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Amazon air cargo service takes wing at Manchester-Boston airport

New Hampshire gateway expedites regional package delivery

Amazon Air operates dozens of Boeing 767 converted freighters. One of them will now serve Manchester-Boston Regional Airport on a daily basis. (Photo: MHT)

(UPDATED: 12:02 PM ET)

An Amazon cargo jet made the first delivery to a new air cargo facility at Manchester-Boston Regional Airport (MHT) on Thursday morning, marking the extension of the electronic retailer’s air network to enable faster online deliveries in New England.

The e-commerce giant’s private airline, Amazon Air, will provide daily service to Manchester, New Hampshire, from its hub at Cincinnati/Northern Kentucky International Airport with a Boeing 767-300 aircraft operated by partner Atlas Air (NASDAQ: AAWW), MTH announced. As volumes grow, more flights are expected to be added.

Realterm, an on-airport real estate investment firm, built a 63,400-square-foot cargo terminal on land it is leasing from Manchester-Boston Regional Airport. The site, just off the 9,250-foot runway, can be expanded to 100,000 square feet if needed.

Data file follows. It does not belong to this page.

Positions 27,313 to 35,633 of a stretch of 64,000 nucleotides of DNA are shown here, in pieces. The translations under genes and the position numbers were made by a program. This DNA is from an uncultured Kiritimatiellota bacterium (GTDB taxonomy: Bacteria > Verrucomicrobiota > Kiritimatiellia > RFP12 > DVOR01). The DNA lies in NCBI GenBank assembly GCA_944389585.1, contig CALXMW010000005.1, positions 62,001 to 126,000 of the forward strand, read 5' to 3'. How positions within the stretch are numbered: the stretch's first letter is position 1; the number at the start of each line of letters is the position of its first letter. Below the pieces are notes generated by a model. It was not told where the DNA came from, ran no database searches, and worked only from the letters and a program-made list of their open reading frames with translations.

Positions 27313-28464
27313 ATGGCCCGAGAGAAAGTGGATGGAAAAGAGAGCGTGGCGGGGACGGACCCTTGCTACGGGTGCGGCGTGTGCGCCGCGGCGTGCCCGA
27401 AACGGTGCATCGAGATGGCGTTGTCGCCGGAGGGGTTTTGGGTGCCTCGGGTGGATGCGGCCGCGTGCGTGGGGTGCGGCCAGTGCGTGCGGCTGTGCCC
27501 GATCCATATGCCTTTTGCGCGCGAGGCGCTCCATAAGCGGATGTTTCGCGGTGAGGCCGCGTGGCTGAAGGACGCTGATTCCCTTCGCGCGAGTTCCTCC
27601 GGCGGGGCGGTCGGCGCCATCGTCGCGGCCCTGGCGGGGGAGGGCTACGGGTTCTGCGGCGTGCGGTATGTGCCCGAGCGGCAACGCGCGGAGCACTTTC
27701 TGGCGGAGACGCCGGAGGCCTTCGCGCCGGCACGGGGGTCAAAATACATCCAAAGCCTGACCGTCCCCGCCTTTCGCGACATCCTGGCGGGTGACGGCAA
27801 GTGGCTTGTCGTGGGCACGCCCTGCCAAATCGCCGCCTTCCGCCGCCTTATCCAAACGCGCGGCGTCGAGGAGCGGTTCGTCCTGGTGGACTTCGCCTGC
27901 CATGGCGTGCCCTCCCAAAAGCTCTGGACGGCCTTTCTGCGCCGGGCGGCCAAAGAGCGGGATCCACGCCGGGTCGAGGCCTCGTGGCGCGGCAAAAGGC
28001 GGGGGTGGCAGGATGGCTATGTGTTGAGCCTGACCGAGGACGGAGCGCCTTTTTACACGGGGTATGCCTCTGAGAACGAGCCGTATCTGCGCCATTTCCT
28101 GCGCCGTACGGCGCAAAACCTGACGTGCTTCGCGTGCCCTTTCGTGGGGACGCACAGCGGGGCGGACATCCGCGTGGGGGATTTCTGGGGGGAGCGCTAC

Amazon (NASDAQ: AMZN) will occupy 80% of the building, which also has three parking positions for large aircraft.

Amazon trailers lined up at the new cargo facility at Manchester-Boston Regional Airport. (Photo: MHT)

The new facility will help Amazon with fulfillment times because a large volume of orders are trucked to New England. From the airport, Amazon trucks can easily access the Greater Boston metropolitan area, as well as northern New England. Five million consumers live within a two-hour drive of the airport.

A large warehouse being built in Manchester will be used by Amazon as a fulfillment center, according to local reports.

Manchester-Boston already receives FedEx Express and UPS overflow traffic from crowded Boston Logan International Airport. It achieved record cargo volumes the past three years.

“We’re confident as cargo requirements in the area grow and with Logan having their constraints right now about the future of Manchester as a relief valve,” Alexi Lachambre, Realterm’s vice president of airport infrastructure investments, told FreightWaves.

MHT is 50 miles north of Boston. 

The project was spearheaded by Ted Kitchens, who took over as airport director four years ago and wanted to strengthen the airport’s cargo presence. The new facility more than doubles MHT’s cargo warehouse space.

The parties initially envisioned a three-year timeline to complete construction when the ground lease was announced in 2021, but it came in well ahead of schedule and within budget.

Amazon has selected Trego-Dugan Aviation as its ground handling partner. 

Aeroterm is looking for a tenant to fill the remaining 10,000 square feet in the cargo terminal.